Following a March 2020 data breach in which a malicious actor stole personal data after accessing company email accounts, and two separate ransomware attacks, one in August and one in December, Carnival Cruises has disclosed another cyber security incident that resulted in the apparent theft of personally identifiable information (PII).
First reported by Bleeping Computer, the breach appears to have been the result of unauthorised third-party access to its IT systems. There is no indication that ransomware is involved on this occasion.
In a letter sent to affected customers – a copy of which was shared by Bleeping Computer – Carnival Cruises said it had detected the breach on 19 March 2021 and acted quickly to secure its systems. The compromised data relates to guests, employees and crew of its Carnival Cruise Line, Holland America Line and Princess Cruises, and may include names, contact details, passport details, birth dates, and in some circumstances US social security or other national ID numbers.
It said the data was routinely collected through the guest experience and travel booking process, and so it may also include data related to Covid-19 test results and vaccinations – Carnival is preparing to begin operating Covid-limited services on some of its vessels in the coming months.
The company said it had evidence of a “low likelihood” of the data being misused, but is nevertheless offering affected customers access to credit monitoring and identity theft detection services provided by Cyberscout for the next 18 months.
Erich Kron, KnowBe4 security awareness advocate, said the valuable nature of the data collected by organisations such as Carnival made it a target too tempting for cyber criminals to pass up.
“Most large cruises, by their very nature, tend to visit ports in foreign countries, so they must collect sensitive information to be used for customs preparation and other purposes related to the travel,” said Kron. “This includes social security numbers, passport numbers, full names, addresses, phone numbers and much more – all data that could easily be used to steal identities or open accounts in potential victims’ names.”
Meanwhile, Egress threat intelligence vice-president Jack Chapman offered guidance for Carnival customers. “I would urge any Carnival Cruises customers who have been affected by this breach to be wary of any unexpected communications they might now receive, whether over email, text messages or phone calls,” he said.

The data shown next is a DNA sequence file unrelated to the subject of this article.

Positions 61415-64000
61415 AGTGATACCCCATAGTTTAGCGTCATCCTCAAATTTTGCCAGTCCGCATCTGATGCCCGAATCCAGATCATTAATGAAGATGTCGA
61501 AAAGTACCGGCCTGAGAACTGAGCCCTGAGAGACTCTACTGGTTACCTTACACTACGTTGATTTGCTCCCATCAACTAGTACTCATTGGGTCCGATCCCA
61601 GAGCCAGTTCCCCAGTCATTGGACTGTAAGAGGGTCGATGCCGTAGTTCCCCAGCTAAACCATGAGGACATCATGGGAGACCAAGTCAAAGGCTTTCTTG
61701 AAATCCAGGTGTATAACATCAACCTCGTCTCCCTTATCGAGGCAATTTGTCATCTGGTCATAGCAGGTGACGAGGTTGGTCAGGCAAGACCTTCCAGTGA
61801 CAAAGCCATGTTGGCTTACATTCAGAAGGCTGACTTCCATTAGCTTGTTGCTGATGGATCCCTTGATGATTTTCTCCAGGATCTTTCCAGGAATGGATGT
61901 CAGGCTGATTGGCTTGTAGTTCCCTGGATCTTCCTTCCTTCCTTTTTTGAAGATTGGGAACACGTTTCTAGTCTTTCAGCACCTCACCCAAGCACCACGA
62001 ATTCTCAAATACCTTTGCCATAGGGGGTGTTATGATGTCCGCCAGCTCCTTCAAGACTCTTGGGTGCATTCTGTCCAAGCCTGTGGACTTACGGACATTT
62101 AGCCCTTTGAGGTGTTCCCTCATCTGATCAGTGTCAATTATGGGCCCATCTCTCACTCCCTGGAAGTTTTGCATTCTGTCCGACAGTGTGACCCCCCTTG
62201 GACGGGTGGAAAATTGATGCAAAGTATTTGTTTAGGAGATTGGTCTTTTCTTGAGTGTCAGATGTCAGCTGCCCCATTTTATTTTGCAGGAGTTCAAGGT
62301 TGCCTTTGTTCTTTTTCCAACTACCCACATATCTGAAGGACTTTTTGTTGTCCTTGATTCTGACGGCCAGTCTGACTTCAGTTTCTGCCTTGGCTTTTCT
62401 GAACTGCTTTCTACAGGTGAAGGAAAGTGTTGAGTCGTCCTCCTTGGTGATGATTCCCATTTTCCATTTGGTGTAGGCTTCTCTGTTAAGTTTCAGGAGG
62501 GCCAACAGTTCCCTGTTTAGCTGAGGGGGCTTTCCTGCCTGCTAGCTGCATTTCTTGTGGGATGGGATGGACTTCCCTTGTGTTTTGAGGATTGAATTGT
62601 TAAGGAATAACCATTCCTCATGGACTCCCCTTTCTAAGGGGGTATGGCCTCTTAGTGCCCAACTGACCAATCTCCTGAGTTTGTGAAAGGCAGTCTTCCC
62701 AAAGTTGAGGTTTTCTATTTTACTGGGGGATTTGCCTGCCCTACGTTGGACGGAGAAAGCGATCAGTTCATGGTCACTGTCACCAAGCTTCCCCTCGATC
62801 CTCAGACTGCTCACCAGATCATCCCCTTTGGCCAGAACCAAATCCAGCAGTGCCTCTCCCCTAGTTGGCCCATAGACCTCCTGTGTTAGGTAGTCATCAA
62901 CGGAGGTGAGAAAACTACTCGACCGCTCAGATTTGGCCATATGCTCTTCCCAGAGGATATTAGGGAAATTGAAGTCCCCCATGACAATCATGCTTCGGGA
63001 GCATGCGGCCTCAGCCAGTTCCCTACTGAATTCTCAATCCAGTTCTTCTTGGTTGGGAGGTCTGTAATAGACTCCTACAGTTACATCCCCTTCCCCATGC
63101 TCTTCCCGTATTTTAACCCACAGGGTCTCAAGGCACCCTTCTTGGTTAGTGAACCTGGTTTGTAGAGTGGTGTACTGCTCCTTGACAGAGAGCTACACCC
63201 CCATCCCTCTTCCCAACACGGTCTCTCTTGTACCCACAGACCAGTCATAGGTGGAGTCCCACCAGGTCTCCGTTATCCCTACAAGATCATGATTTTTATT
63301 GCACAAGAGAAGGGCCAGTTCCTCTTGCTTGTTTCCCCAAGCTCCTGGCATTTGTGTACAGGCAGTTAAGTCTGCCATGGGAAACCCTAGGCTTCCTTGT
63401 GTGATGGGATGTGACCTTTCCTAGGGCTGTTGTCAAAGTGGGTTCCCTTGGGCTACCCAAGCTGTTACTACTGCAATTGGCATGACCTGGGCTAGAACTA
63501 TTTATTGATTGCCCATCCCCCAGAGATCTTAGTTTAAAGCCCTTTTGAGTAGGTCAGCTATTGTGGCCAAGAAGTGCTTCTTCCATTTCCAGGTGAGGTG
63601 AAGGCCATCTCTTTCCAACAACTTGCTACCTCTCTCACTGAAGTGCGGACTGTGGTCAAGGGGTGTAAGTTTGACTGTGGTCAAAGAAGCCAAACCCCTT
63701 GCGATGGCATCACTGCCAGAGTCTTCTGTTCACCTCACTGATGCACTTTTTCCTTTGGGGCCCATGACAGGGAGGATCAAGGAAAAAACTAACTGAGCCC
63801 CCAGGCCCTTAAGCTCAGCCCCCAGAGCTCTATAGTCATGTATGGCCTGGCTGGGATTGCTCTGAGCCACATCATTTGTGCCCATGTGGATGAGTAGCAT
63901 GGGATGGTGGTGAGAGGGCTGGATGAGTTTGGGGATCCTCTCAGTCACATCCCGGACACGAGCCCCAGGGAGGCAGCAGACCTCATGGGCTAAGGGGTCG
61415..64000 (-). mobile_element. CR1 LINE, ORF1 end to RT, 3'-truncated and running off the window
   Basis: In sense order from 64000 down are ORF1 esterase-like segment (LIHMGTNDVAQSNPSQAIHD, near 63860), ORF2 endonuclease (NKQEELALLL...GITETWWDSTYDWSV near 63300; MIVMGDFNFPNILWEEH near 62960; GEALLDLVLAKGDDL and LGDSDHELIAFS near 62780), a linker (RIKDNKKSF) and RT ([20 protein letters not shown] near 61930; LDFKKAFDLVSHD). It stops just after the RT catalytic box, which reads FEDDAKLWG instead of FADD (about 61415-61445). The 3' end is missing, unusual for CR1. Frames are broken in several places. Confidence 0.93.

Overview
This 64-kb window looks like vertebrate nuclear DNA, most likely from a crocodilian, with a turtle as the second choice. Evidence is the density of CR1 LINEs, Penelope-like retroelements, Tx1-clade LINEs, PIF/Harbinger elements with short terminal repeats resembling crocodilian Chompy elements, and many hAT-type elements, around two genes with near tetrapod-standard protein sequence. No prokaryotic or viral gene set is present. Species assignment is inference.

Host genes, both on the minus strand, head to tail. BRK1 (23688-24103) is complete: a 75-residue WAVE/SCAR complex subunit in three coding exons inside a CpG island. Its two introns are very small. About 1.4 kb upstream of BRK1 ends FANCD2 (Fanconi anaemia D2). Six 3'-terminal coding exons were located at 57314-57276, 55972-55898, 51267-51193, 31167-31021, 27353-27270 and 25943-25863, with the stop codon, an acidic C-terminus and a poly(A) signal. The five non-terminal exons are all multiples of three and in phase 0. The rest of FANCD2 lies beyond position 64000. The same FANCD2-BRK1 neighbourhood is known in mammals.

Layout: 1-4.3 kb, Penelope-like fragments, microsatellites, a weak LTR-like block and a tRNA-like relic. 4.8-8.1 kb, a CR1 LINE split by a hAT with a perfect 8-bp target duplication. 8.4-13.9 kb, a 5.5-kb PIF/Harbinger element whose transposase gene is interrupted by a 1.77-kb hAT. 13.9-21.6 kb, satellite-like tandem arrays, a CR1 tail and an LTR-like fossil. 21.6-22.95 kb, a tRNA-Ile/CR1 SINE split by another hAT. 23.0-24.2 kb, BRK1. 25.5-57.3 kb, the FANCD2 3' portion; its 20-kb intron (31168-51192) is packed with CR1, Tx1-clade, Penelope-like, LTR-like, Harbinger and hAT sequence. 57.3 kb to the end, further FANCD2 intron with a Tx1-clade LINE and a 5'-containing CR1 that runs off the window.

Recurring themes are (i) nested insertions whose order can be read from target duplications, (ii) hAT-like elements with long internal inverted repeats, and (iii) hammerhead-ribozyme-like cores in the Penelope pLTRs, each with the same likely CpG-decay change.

“Follow-up attacks may be highly convincing, utilising personal information accessed through this data breach to trick people into parting with further personal data that can be used for identity or financial theft.”
Paul Bischoff, privacy advocate at Comparitech, said this latest incident was likely to have damaging ramifications for Carnival, and would undoubtedly throw a harsher spotlight on its security posture.
“At this point, I would be extremely hesitant to trust the company with my personal information,” he said. “As these attacks become a pattern instead of isolated incidents, I have to wonder whether Carnival is really prioritising cyber security or if it’s just an afterthought.”
Bischoff noted that the firm’s stock price – which sank a couple of percentage points when the breach was disclosed – had not suffered significantly in the long term from any of its recent incidents, and that this tendency may be exacerbating the company’s tendency to get burnt.
“If shareholders continue to profit from the status quo, it’s unlikely the company will invest in better cyber security technology and talent,” he said.
Recent analysis by Comparitech found that the markets do “punish” corporations that fall victim to cyber security incidents, but not by much. It looked at the consequences of 40 breaches of listed firms and found that in 21 cases, the incident resulted in worse stock performance measured against the Nasdaq in the six months after a breach than the six months before, but only barely – those companies studied underperformed the Nasdaq by 2.6% before, but only 3% after.
Bischoff said tech and financial services companies tended to see the largest drop in their stock market performance after a breach, but e-commerce and social media companies were less affected. In breaches where sensitive information is leaked – such as Carnival’s – the drop is more immediate but in the long term, victims do not seem to suffer more.